Kansas State’s Shane Southwell hit the go-ahead free throws with 21.4 seconds left and blocked Gary Browne’s driving jumper at the buzzer, preserving the No. 18 Wildcats’ 65-64 win Saturday.
Rodney McGruder and Southwell topped K-State (13-2, 2-0 Big 12) with 17 points each, while Jabarie Hinds scored a career-high 15 to lead the Mountaineers (8-7, 1-2), who lost their second consecutive game at home despite shooting 51 percent.
Box score: Kansas State 65, West Virginia 64
Trailing 36-33, West Virginia opened the second half with an 8-0 run before K-State countered with a 12-0 spurt (of which McGruder scored seven) to lead 48-41 with 14:29 to play.
Those were the final points for the All-Big 12 player McGruder, who missed his last six shots to finish 7-of-16. But after WVU rallied to tie the game at 50, Southwell — who came in averaging 6.3 points per game — scored seven points in the final 10:11.
“I thought in the second half Rodney got tried and missed a couple shots,” said Wildcats coach Bruce Weber. “You have to other people make plays.”
No play was larger than Southwell getting tripped by Dominique Rutledge 20 feet from the hoop with 21.4 seconds left and WVU leading 64-63. As the 69-percent foul shooter went to the line, McGruder said he steered clear of Southwell “hoping to avoid putting any more pressure” on the junior guard.
“It didn’t matter,” Southwell said, “because Rodney couldn’t have put anymore pressure on me than those West Virginia fans were. It was loud as hell.”
After Southwell made both free throws — the type of end-game scenario he said he “had dreamed about as a kid” — Hinds put up a contested 12-footer that caromed out of bounds off K-State with 9.1 seconds left. After dual timeouts by Bob Huggins and Weber, the Mountaineers hoped to find Hinds at the top of the key off a double screen, but K-State’s Angel Rodriguez deflected the inbounds pass, which rolled into the backcourt. Browne tracked it down some 60 feet from the basket and raced downcourt in desperation.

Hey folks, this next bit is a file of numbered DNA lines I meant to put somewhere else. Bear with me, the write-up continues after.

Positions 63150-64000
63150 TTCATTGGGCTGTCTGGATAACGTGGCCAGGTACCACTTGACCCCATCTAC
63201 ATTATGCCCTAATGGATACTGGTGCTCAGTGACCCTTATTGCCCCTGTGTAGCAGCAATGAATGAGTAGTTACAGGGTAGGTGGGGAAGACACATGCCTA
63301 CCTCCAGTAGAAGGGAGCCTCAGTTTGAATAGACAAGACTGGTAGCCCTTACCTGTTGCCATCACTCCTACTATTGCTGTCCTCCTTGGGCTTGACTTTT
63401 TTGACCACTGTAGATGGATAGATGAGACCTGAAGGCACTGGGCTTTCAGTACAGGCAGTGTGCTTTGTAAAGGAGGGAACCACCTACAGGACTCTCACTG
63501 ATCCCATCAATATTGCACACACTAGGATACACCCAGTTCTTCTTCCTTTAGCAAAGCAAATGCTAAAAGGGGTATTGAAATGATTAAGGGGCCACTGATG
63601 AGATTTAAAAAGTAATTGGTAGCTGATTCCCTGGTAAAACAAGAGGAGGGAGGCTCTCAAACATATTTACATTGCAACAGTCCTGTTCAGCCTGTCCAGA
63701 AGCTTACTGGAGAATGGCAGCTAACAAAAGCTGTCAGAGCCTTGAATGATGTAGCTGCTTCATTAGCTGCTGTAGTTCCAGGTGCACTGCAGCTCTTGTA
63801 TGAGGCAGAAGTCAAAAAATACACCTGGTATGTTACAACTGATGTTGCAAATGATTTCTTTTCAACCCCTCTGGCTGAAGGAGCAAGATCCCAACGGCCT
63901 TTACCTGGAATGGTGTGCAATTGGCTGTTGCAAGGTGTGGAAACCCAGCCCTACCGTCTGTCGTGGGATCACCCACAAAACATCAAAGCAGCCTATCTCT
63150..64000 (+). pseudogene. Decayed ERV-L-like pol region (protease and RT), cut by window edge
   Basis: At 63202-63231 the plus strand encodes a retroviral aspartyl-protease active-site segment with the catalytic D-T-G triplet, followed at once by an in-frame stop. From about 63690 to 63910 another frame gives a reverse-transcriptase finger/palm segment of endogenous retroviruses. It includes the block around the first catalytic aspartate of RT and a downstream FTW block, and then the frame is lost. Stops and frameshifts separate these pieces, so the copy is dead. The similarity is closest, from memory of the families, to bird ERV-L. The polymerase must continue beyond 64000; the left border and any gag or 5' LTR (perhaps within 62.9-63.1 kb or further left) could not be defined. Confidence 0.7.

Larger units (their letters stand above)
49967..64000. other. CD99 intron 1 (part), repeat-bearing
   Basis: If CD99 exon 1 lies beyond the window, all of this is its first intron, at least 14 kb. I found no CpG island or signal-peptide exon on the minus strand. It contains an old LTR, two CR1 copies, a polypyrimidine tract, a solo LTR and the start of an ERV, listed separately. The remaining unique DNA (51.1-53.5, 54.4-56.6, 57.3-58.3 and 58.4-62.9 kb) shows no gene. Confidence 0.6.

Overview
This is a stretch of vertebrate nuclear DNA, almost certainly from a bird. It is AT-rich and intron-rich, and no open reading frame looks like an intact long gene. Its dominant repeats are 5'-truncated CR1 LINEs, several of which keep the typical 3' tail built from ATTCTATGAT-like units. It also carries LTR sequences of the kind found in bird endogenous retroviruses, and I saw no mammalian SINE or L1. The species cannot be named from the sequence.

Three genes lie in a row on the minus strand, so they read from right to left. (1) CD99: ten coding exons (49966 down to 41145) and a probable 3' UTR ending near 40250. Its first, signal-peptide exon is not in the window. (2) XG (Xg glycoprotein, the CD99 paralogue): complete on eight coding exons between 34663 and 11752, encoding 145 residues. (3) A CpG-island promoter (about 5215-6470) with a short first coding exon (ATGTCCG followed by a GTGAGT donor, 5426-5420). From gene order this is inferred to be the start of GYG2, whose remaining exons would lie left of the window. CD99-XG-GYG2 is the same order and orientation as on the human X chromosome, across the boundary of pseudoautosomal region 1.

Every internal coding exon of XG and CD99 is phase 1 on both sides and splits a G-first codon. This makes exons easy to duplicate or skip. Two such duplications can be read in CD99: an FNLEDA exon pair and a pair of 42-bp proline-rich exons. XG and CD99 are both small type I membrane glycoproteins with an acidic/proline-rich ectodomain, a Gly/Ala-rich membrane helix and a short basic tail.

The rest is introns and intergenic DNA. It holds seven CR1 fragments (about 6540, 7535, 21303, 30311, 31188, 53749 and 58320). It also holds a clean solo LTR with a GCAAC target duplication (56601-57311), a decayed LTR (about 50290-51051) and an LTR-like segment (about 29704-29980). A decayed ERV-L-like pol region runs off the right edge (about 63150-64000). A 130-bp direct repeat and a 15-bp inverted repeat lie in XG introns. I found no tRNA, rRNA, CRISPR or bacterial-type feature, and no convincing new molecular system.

“After the deflection, it was like a jailbreak,” said Southwell, who waited in the lane for Browne and swatted away a hurried 8-foot runner as time expired.
Then Southwell flexed and screamed in front of the WVU student section, something the forward said “he had to get out” after hearing from a couple fans the whole game.
Huggins described WVU’s last-chance play as one Da’Sean Butler converted into five game-winning shots. “I just know we didn’t get it,” the coach said.
Aaric Murray had 11 points and five rebounds for the Mountaineers, while Terry Henderson recovered from an atrocious game at Texas to score 10 points on 4-of-6 shooting.
K-State’s Jordan Henriquez fouled out but not before coming off the bench to contribute nine points and seven rebounds, helping the Wildcats to a 28-27 edge on the boards.
West Virginia point guard and second-leading scorer Juwan Staten sat on the bench throughout Saturday’s game, never removing his warmups. Apparently whatever led to his second-half benching at Texas in Wednesday’s 57-53 win hasn’t been resolved.
Said Huggins: “He has to get on the same page as me or he is not going to play anymore.”
Huggins wanted his defense to settle into a 1-3-1 and wasn’t sure what transpired on Rutledge’s late-game foul that sent Southwell to the line for the decisive free throws.
“It’s a matter of how the ball bounces, you know,” Rutledge said. “I feel like I hedged good enough, but I had to recover and get back to my man before he slipped (to the basket).”
WVU’s Eron Harris, who was just a step away when the foul occurred, suggested Southwell tripped on his own — an assertion that left the K-State forward laughing.
“I definitely got fouled,” he said. “I’d be the first to admit if the call was shaky, but I clearly got tripped.”
Harris’ off-balance, double-clutch baseline jumper had staked the Mountaineers to a 64-63 lead with 25 seconds left, only to be wiped away by Rutledge’s foul.
“It was a lucky shot, and I was like ‘Thank you, God,'” Harris said. “But then we go back and make a dumb foul and they go back up by one, so it didn’t even matter.
“It gives us confidence we can beat ranked teams, but we just need to be consistent like those ranked teams are. All it came down to was a stupid foul at the end.”
FREE THROWS COSTLY
West Virginia entered the game shooting 71 percent from the foul line but made only 12-of-22. Hinds was only 1-of-6, an ironic stat on an afternoon in which he made 6-of-10 from the floor.
“We shoot 100 (in practice) and make 100 every day,” said forward Kevin Noreen. “I don’t know why — maybe we had a lack of focus today.”